Biblical references are from the New English Translation (NET).

Article courtesy of Bible Study Magazine published by Faithlife Corporation. Originally published in print, Vol. 5 No. 6

Shelf Life Book Review: Open Hearts in Bethlehem

Elliot Ritzema

Open Hearts in Bethlehem: A Christmas Drama

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Kenneth Bailey is a scholar of the New Testament’s Middle Eastern cultural background; he has authored books including Jesus through Middle Eastern Eyes. In this four-scene play, he dramatizes Jesus’ birth in Bethlehem, correcting some popular misconceptions along the way. For example, this Christmas play does not include an innkeeper; Bailey believes that the word in Luke 2:7 traditionally translated “inn” is more properly rendered “guest room” (as it is in Mark 14:14; Luke 22:11). Also, animals at that time were often kept in a corner of the family room at night, so a manger was available within the house. Rather than being exiled to a stable, then, in this play Mary gives birth to Jesus in the family room of the place where she and Joseph had been staying with relatives.

Open Hearts in Bethlehem features five original songs, which are written by David M. Bailey and available in a separate musical score and CD. The play can be performed in 45–50 minutes with music, or 25–30 minutes without. It is intended to be performed in a church hall or sanctuary, and it requires 12 actors: 10 adults and two children. It would be well-suited for churches that are open to a different, yet culturally informed take on the traditional Christmas story.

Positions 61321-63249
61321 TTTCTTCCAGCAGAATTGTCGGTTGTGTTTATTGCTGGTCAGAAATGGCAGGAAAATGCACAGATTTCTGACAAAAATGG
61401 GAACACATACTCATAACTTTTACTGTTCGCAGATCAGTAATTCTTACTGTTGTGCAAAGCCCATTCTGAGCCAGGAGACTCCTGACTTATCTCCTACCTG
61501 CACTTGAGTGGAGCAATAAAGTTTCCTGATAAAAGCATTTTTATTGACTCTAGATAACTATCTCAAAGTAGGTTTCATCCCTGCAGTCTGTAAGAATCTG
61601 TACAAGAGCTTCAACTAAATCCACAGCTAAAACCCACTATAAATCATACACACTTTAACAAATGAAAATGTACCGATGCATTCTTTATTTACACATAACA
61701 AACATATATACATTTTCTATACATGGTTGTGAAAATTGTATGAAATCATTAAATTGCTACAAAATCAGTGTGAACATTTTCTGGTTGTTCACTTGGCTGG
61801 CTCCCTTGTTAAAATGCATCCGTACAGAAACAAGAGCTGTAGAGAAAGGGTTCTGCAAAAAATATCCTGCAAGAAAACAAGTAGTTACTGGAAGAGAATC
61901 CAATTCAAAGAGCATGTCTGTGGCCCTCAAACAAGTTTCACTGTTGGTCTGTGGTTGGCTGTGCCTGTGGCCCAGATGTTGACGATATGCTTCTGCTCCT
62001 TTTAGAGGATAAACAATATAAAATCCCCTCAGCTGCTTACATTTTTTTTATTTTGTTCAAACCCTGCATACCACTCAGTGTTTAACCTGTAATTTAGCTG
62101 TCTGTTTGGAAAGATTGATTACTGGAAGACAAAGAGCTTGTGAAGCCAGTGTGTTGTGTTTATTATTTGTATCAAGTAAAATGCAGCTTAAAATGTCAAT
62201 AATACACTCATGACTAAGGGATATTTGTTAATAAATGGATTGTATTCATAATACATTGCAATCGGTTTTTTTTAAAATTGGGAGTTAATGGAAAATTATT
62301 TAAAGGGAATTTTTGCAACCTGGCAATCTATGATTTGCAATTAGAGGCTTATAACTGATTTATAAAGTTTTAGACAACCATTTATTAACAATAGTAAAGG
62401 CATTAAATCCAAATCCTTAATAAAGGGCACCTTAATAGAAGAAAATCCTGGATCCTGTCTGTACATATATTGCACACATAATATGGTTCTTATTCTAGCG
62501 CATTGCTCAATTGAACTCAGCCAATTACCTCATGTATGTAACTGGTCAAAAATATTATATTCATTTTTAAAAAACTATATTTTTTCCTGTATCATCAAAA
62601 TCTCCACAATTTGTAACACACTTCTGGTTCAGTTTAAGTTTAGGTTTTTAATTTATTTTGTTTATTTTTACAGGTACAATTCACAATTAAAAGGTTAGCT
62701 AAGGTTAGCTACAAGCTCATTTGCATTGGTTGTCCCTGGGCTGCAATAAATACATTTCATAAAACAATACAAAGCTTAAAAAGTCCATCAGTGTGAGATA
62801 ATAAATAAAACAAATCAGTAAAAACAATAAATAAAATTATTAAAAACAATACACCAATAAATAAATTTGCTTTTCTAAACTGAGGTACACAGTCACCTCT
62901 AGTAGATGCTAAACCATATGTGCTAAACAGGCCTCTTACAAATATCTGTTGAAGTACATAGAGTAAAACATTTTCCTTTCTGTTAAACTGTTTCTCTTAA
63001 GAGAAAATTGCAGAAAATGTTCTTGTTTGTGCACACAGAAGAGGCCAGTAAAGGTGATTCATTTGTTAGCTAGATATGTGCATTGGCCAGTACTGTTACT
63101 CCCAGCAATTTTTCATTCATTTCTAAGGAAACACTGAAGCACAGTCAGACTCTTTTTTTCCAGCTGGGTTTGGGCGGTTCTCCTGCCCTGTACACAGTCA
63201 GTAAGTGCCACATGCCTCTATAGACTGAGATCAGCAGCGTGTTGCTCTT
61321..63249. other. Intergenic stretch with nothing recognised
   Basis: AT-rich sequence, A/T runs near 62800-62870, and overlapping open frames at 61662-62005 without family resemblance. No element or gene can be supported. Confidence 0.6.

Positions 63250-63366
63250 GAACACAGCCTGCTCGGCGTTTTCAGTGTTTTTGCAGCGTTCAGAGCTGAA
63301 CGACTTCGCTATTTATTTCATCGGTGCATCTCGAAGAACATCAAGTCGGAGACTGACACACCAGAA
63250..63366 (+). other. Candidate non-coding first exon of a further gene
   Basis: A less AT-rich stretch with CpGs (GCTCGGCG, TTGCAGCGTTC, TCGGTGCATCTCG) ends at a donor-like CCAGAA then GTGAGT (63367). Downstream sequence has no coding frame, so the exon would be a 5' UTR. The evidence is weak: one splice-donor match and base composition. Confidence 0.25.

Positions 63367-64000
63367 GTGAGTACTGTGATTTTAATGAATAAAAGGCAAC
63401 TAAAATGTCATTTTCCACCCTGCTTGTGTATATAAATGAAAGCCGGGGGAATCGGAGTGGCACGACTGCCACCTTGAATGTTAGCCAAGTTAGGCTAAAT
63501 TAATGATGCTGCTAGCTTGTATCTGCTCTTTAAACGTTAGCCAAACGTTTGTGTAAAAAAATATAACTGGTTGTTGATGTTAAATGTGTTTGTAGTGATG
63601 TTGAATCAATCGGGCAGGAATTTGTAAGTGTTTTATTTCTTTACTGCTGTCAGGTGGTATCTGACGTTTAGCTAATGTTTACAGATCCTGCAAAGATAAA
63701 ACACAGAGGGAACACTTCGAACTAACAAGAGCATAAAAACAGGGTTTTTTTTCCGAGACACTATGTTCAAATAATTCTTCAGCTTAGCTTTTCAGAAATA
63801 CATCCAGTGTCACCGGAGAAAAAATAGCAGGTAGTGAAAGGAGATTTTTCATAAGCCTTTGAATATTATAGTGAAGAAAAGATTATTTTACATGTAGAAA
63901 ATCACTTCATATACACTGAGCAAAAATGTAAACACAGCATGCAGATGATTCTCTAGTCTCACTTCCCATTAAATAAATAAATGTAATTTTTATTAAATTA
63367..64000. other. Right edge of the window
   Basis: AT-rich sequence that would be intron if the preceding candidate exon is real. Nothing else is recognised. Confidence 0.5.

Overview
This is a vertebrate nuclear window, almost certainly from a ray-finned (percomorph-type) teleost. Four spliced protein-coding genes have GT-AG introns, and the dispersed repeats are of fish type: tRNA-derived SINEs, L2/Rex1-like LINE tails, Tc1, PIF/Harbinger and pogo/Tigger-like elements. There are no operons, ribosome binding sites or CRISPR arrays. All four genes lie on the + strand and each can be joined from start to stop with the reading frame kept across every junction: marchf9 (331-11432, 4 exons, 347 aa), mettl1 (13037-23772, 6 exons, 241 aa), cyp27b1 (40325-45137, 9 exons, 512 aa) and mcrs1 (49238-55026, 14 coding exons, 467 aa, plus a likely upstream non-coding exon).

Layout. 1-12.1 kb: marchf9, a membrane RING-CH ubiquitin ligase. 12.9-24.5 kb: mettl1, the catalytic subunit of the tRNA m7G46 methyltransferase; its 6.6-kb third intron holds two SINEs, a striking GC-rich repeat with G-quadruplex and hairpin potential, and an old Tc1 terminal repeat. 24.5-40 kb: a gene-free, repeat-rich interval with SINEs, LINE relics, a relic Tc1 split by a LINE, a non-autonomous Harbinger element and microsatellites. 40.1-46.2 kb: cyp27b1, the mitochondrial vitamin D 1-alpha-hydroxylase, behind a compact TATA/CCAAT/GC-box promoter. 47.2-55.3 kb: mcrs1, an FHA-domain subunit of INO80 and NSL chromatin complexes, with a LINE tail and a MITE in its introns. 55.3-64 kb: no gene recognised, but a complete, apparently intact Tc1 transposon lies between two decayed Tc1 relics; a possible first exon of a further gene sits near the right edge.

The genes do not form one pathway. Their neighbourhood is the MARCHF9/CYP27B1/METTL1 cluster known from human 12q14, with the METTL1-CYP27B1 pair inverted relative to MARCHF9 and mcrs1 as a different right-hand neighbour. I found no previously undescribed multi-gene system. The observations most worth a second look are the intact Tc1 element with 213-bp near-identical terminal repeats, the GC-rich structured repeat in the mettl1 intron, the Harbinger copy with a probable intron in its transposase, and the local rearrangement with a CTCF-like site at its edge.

Article courtesy of Bible Study Magazine published by Faithlife Corporation. Originally published in print, Vol. 6 No. 1

Playing with Holy Fire

Wendy Widder

The Greek god Zeus is notorious for wielding a lightning bolt to destroy his enemies. The image of the Jewish and Christian God doing the same is not found in the Bible. Yet Leviticus 10 records an event that is strikingly similar. The priests Nadab and Abihu, sons of Aaron the high priest, approach the altar of Yahweh to make an offering. Before they finish, a fire from Yahweh consumes them—not their sacrifice.

This disturbing story comes at the end of a rare narrative section in Leviticus. Tucked between seven chapters on sacrificial law and nearly 16 chapters of laws about uncleanness, the narrative of Leviticus 8–10 describes the ordination of Aaron and his sons to the Israelite priesthood. Leviticus 8 and 9 are a step-by-step enactment of Yahweh’s directions to Moses in Exodus 28–29, including instructions for operation of the tabernacle and priestly ordination.

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The Leviticus narrative emphasizes that Moses and the newly ordained priests follow these instructions point by point—a fact reinforced by the refrain, “as the Lord commanded Moses” (Lev 8:4–36; 9:5–21). Likewise, the ordination process matches the detailed directions from Exodus 28–29. The reward for all this careful obedience arrives in Leviticus 9:24. After Aaron made the required offerings, “Fire came out from before the Lord and consumed the burnt offering and the pieces of fat on the altar, and when all the people saw it, they shouted and fell on their faces” (ESV).